Our artist Robert Graf is a great example of this. Since quarantine, he’s decided he would explore embroidery and over the last 8 weeks has started producing patches to raise money for other artists in our extended community. Going from knowing nothing to realizing he has a new passion in just a few weeks. This could be you, all you have to do is try something new.
Tip 3: You can still collaborate from quarantine just… improvise!
Feeling isolated and alone? Are you missing the collaboration of doing art with friends and colleagues? There’s literally no reason this has to be your reality if you’re creative enough. The trick to being remotely creative with someone is, well, to be creative. How can you work with other people online on art? It turns out there’s a million ways, if you want them to be.
In my case (I’m Carl btw, the person writing this section) I make music and have been finding ways to involve my friends, musical or not, in the music I create. My approach has been to enable people to contribute, without requiring them to prepare or know anything about music. For me, my favorite way to do this is to turn to the principles of improvisation: I come up with a really weird idea and then I just start asking facebook if anyone will video themselves answering my question or telling their story. Then I take that video, cut it up… and now I’ve got a nice song about raving in space. I love asking people to just ‘do something’ and working with whatever it is; I surprise myself doing this all the time.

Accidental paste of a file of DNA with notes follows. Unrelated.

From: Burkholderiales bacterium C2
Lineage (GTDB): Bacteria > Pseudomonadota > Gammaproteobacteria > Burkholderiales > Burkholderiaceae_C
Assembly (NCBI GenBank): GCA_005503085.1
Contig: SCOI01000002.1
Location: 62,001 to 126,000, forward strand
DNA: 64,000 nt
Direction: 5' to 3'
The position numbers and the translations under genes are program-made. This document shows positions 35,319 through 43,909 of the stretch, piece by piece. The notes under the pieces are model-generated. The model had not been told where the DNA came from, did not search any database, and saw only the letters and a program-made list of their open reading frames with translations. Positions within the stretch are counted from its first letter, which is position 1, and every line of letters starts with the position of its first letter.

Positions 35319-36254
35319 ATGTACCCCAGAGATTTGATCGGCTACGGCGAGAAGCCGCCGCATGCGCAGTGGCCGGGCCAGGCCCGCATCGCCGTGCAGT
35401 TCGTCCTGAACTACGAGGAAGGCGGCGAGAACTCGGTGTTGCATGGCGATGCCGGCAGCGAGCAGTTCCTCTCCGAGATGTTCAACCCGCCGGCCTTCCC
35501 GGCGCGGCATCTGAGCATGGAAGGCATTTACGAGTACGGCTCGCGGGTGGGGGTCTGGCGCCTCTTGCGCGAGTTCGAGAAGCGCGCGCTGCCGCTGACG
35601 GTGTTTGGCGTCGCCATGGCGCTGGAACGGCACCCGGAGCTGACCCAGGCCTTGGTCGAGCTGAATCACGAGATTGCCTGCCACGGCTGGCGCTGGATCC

Improvisation is a fantastic way to connect with people in more ways than what I mentioned. The trick though, is to just go with it, and not worry about what comes out. Or, in other words, “say yes”. Imagine ways you could do art with your friends, simply give them control:
“Hey, I’m going to paint, do you wanna call out colors or objects you’d like to see?”
“Hey, tell me a story about a time when you were a kid, I want to write a poem about it?”
“Hey, I wrote a scene for my new play, wanna be one of my actors and do a table reading?”
The ways in which you can collaborate with people online is truly endless, all you gotta do is… say yes.
Tip 4: Take an online class
If you’d prefer something more structured or realize you simply need an expert to get the data you need to be successful in your creative endeavors, consider taking an online class. Not only do you get to learn cool stuff, you get to support arts organizations who very much need your support. Our favorite arts organizations are all offering online classes during the pandemic and we’re certain you can find more if you do a little digging on your own.
Heck, just this friday The Crucible will be hosting an online artist talk. You should attend, it’s going to be bloody fantastic (and hopefully not bloody).
Other ways you can find out about creative online offerings, just look around a bit. Sites like Meetup.com are a great hub for online happenings, and you can also learn about them from organizations like GrayArea or The Crucible directly (of course we like to stay in the know by following these organizations on instagram).